Building a great sounding car audio system is fun and very rewarding. I absolutely love driving good quality speakers with a great amplifier for powerful, amazingly clear sound. And I’m sure you will, too! Find the best car amplifier can be a very time-consuming task – there are so many choices out there. Where to begin?
In order to help you, I’ve put together a buyer’s guide to help steer you in the right direction. For your convenience (and to help you avoid getting ripped off or a poor product) I’ve also provided a list of 5 of the best car amplifiers available today that I recommend as both an experienced car audio professional and an audiophile.
Not everyone one is looking for exactly the same characteristics in an amplifier so having several to choose from means you’re extremely likely to find one here to make you happy. After all, isn’t that what it’s all about?
Car amplifier basics, technologies, and features to look for
Car amp classes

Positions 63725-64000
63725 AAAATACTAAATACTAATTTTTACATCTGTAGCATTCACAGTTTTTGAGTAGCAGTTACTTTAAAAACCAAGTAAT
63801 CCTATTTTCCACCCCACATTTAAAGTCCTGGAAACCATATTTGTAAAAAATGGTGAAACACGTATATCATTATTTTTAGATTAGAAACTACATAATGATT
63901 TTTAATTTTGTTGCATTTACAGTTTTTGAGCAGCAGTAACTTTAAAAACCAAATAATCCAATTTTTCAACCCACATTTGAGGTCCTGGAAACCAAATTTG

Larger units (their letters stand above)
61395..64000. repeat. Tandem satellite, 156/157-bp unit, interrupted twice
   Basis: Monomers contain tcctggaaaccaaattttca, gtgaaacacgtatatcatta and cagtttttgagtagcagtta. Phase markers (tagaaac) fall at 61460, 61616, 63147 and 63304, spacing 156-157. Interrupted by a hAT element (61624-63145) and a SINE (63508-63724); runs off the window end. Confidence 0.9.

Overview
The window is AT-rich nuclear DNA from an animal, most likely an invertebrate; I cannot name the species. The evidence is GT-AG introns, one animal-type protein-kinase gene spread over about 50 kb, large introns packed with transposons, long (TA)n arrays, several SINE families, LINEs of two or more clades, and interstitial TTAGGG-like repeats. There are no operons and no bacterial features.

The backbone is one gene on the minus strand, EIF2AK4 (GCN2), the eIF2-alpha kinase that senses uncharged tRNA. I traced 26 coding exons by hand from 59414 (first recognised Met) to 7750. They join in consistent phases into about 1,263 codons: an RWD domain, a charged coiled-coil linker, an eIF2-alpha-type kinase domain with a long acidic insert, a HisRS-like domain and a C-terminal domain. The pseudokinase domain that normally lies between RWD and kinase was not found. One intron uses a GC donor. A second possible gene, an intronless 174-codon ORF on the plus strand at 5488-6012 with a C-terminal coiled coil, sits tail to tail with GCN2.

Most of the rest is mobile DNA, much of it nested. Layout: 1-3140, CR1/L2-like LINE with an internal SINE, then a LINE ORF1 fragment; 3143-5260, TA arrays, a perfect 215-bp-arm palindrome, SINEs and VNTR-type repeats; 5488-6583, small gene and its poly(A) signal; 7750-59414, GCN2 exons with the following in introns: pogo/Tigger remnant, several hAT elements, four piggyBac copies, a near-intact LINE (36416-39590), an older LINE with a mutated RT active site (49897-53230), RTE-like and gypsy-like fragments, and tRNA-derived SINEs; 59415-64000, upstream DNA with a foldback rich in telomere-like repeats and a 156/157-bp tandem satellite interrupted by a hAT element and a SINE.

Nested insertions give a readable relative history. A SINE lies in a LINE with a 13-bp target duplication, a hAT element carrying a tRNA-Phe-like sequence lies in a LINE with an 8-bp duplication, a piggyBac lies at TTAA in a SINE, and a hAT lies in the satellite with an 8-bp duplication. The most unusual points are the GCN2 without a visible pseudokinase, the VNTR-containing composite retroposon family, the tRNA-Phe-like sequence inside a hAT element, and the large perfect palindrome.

Audio amplifier technology has moved forward over the last decade and the average buyer is a winner because of it. No longer will you have to choose between the same of average types, but fortunately a newer design type has made getting far more for your money in a smaller package possible.
Class A and class AB amplifiers
Car amplifiers, just like home stereo amplifiers, are all designed with a similar fundamental “class” which just means how they fundamentally operate to generate boosted audio signals that drive speakers. All more powerful amps have to take the 12V supply in a vehicle and step it up to higher voltages in order to deliver more power with greater clarity than a standard car stereo can (as those are limited to around 14W per channel).